Screen Shot 2013-10-01 at 5.22.35 PM

and then clicking on the field name editor icon in the middle:

Screen Shot 2013-10-01 at 5.23.01 PM

which brings up editor:

Screen Shot 2013-10-07 at 5.06.56 PM

Click on the green cross to add one more field named “Blog Post Title”.

The next step is to generate values for each column.  Start by clicking on the “Username” field and then clicking fill:

Screen Shot 2013-10-01 at 5.26.09 PM

You can create data in several different ways.  In this case it makes sense to use a sequence from 1 to 25 with a prefix of “user”:

Screen Shot 2013-10-03 at 9.08.41 PM

Click the “Generate values” button to generate the parameters, and then “OK” insert them into the Username field.

Next, click on the head for the Blog Post Title field, and click on the “Fill” button again.  Again, just the sequence method from 1 to 25 and a prefix to create unique blog post titles.  (Anything would do, as long as its unique.)

Screen Shot 2013-10-03 at 9.10.33 PM

Click “OK”, and the dataset should look like this:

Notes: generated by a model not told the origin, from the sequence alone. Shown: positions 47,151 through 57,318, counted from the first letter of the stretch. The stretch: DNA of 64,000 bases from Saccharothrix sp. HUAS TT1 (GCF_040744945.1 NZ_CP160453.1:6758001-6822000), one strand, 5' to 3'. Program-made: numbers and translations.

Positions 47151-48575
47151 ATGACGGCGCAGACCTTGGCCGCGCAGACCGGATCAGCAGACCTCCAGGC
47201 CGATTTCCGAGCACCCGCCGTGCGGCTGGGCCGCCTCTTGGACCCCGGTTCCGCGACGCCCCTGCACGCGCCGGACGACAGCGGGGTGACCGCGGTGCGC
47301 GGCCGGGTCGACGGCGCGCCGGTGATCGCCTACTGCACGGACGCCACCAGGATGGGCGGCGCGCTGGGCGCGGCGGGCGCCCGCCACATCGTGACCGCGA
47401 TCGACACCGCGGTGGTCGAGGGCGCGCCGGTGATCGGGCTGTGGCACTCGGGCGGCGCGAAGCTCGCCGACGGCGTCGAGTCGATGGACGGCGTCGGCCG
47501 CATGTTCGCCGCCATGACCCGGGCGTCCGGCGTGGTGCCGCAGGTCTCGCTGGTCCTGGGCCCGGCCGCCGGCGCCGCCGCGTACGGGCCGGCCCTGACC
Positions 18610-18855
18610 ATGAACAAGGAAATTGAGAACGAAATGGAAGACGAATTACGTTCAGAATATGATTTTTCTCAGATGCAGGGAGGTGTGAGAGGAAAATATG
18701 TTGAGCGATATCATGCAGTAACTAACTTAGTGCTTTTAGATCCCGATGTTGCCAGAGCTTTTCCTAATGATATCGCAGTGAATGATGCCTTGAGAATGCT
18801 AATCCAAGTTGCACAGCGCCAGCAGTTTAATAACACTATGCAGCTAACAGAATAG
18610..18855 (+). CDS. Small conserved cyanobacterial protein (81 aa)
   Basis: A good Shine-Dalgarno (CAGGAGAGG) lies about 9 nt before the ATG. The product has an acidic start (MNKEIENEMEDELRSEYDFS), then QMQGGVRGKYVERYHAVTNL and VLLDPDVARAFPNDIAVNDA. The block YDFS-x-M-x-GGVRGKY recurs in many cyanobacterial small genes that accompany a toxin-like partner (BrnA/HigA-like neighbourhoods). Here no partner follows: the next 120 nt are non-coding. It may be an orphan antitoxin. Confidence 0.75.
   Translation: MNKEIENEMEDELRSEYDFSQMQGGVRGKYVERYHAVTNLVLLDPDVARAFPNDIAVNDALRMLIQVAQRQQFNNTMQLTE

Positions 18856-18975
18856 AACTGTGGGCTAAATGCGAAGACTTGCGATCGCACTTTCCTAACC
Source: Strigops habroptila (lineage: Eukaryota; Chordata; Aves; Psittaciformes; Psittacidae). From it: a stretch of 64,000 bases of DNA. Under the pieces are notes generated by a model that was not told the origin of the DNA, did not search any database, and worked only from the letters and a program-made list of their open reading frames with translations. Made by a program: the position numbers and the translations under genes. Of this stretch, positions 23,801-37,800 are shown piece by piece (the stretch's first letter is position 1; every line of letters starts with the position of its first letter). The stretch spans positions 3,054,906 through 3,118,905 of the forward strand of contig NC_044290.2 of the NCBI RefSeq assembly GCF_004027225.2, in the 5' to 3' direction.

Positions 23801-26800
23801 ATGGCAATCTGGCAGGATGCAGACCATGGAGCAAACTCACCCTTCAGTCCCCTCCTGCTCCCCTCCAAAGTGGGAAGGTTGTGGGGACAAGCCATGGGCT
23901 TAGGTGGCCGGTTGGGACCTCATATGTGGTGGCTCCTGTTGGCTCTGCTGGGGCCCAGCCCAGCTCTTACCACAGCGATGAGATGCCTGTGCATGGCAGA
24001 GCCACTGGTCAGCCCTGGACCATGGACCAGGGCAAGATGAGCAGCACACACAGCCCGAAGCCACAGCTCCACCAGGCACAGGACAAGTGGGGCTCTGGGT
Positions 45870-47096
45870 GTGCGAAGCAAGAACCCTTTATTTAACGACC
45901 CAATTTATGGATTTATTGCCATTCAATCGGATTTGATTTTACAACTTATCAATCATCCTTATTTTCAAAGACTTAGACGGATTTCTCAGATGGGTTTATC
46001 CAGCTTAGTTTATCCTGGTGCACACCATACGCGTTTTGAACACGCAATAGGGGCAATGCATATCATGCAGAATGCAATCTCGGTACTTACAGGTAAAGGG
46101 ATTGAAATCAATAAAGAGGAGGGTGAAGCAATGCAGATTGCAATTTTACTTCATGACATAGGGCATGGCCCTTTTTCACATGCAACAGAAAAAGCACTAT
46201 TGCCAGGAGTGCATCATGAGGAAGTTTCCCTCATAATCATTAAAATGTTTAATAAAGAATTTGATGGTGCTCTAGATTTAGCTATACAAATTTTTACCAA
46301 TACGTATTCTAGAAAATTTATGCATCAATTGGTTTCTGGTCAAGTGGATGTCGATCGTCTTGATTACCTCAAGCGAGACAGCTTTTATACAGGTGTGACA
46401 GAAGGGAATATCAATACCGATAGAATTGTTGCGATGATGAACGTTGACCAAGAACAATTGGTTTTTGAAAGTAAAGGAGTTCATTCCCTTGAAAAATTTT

Screen Shot 2013-10-03 at 9.12.03 PM

The final step is to rename the dataset from “New Dataset” to “Logins” by right-clicking on the dataset in the Navigator Tab and selecting “Rename”.

3. Customize Test Case

Once there’s a dataset,  the next step is to locate the parts of the test case you want to customize.  First up is the login page, which you can find by clicking on the web pages until the following appears in the Content Tab:


Click on the Username field, and the field configuration dialog pops up.  Set the Datasource to be “Dataset”, and select either the dataset you configured or the provided dataset “Login and Post on Blog”, and then select the Username field.


Next, select the page after that with the form for creating a blog post:


Click on the blog title form, which should “enter title here” in light grey, and again bring up the field configuration dialog.  Use the same dataset as before, but this time select the field with the title  ”Blog Post Title”.


 4. Replay Test Case

After any customization of a test case you’ll want to see it work with a single user before doing a load test.  Use the down arrow on the button to select various replay options such as Fast Play.